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Take-Two Interactive and NBA 2K have signed a partnership with on-demand amateur esports platform One Up to increase access to tournaments with prize pools. The multi-year agreement will tip off after the release of NBA 2K24 on September 8, 2023.

One Up will organize several free-to-enter online tournaments hosted by NBA stars where U.S. players in 41 states can compete for cash prizes. Tournaments will be prompted in the game and will prompt users to download the One Up app to register. Additionally, One Up’s tournaments will also be promoted on NBA 2K’s official social channels.

This deal is not exclusive, so this increased visibility is a key value-add for One Up. NBA 2K’s stamp of approval also adds legitimacy and credibility to One Up’s platform.

Democratizing NBA 2K esports access

The goal of the partnership is to create a pathway to competitive tournaments and substantial prize money. One Up plans to award at least $1 million in prize money, though it has not announced specifics yet. The company will provide a major portion of this prize pool itself, but did not provide an exact percentage.

“With this landmark NBA 2K deal, we want to lower the barrier of entry to esports tournaments,” said Brandon Pitts, CEO of One Up. “Our collaboration with 2K has laid the blueprint for helping publishers build game loyalty and community through tournaments that are truly open to all. At the end of the day, gamers want to compete to showcase their skills, and now they can do that and earn like the pros.”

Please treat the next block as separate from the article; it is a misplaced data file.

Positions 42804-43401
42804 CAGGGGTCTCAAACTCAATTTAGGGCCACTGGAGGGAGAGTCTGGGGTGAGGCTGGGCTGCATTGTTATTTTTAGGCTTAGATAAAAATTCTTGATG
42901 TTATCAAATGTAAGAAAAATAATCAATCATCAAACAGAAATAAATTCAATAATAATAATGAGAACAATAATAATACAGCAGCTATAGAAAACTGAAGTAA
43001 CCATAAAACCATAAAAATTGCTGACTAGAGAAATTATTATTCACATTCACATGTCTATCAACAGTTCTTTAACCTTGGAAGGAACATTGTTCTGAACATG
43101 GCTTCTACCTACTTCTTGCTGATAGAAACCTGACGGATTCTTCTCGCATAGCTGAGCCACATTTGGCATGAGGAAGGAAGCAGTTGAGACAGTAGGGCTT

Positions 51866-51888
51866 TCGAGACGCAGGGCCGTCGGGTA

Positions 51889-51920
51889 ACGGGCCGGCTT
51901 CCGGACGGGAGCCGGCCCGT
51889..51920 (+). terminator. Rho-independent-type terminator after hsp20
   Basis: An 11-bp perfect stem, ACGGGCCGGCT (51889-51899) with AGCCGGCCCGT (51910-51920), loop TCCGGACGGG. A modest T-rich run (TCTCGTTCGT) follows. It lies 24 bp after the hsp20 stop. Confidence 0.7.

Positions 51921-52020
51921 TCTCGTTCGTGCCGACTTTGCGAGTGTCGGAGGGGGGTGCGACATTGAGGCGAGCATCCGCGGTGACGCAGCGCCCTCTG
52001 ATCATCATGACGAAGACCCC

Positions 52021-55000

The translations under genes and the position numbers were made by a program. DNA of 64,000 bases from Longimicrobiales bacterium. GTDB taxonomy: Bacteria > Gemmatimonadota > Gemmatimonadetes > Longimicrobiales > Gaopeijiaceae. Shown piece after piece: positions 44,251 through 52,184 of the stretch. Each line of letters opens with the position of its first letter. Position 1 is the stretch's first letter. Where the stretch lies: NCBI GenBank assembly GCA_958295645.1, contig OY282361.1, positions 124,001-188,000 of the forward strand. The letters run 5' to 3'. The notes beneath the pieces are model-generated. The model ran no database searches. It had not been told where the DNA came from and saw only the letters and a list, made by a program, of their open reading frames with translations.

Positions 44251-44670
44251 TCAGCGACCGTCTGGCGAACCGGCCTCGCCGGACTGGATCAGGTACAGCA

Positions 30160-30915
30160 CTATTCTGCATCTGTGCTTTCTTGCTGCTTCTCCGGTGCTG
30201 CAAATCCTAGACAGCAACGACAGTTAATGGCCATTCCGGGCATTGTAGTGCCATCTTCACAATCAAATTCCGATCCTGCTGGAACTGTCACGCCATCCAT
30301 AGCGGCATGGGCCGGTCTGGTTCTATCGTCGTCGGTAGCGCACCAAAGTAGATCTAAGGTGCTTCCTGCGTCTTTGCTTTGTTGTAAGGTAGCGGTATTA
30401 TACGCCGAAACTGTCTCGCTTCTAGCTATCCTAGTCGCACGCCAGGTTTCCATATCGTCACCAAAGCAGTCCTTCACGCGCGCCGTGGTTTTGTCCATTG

Notably, this partnership is with the NBA 2K team only. As such, there are no plans for the professional-level NBA 2K League to promote One Up’s tournaments or vice versa. However, Pitts indicated in an interview with GamesBeat that One Up could help players gain experience or get noticed by 2K League teams.

One Up and esports as monetization

Outside of this deal, One Up’s core business is a match-making service for competitive players and a tournament organization platform. Paid members can create their own tournaments and operate them through its GameChangers OS platform. Additionally, One Up takes percentage fee of all prizes awarded through its app.

“Our whole goal is to build a marketplace where gamers can come and discover, compete and monetize their gaming skills. If a driver can monetize through DoorDash, a gamer should be able to monetize their skills,” Pitts told GamesBeat.

Fitting with this deal, One Up seeks to on bridge the gap between sports fandom and competitive gaming. As such, its initial focus is on sports-sim titles and athlete partnerships. The company is backed by the NFL’s Denzel Ward and the NBA’s Terry Rozier and Victor Oladipo. Similarly, pro athletes and celebrities are partnering with One Up to build their personal brands within gaming.

“This is just the tip of the iceberg. Our partnership with NBA 2K creates awareness around gamers being able to monetize their skills,” Pitts said. “This also shows publishers that One Up can enable monetization in their community of gamers and increase engagement. This also applies to brands that want to organize their own tournaments for their audiences.”

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